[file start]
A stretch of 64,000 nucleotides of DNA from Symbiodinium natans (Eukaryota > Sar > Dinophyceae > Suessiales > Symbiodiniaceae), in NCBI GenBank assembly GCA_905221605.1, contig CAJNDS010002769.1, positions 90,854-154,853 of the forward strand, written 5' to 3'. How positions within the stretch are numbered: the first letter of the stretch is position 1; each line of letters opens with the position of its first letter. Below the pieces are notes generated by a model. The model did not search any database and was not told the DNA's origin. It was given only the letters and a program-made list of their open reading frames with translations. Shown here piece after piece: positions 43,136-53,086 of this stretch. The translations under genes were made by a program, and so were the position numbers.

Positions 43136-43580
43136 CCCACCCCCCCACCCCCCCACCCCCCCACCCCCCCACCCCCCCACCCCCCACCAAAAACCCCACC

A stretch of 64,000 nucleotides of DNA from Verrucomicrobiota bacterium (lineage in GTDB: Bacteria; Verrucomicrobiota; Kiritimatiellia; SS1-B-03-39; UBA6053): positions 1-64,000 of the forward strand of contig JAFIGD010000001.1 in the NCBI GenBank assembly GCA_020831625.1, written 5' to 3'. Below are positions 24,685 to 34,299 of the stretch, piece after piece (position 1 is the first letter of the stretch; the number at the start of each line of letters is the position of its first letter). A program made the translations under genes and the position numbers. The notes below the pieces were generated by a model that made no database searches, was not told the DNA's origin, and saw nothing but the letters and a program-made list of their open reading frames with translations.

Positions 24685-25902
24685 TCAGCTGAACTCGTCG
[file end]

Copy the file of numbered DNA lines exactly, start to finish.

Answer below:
A stretch of 64,000 nucleotides of DNA from Symbiodinium natans (Eukaryota > Sar > Dinophyceae > Suessiales > Symbiodiniaceae), in NCBI GenBank assembly GCA_905221605.1, contig CAJNDS010002769.1, positions 90,854-154,853 of the forward strand, written 5' to 3'. How positions within the stretch are numbered: the first letter of the stretch is position 1; each line of letters opens with the position of its first letter. Below the pieces are notes generated by a model. The model did not search any database and was not told the DNA's origin. It was given only the letters and a program-made list of their open reading frames with translations. Shown here piece after piece: positions 43,136-53,086 of this stretch. The translations under genes were made by a program, and so were the position numbers.

Positions 43136-43580
43136 CCCACCCCCCCACCCCCCCACCCCCCCACCCCCCCACCCCCCCACCCCCCACCAAAAACCCCACC

A stretch of 64,000 nucleotides of DNA from Verrucomicrobiota bacterium (lineage in GTDB: Bacteria; Verrucomicrobiota; Kiritimatiellia; SS1-B-03-39; UBA6053): positions 1-64,000 of the forward strand of contig JAFIGD010000001.1 in the NCBI GenBank assembly GCA_020831625.1, written 5' to 3'. Below are positions 24,685 to 34,299 of the stretch, piece after piece (position 1 is the first letter of the stretch; the number at the start of each line of letters is the position of its first letter). A program made the translations under genes and the position numbers. The notes below the pieces were generated by a model that made no database searches, was not told the DNA's origin, and saw nothing but the letters and a program-made list of their open reading frames with translations.

Positions 24685-25902
24685 TCAGCTGAACTCGTCG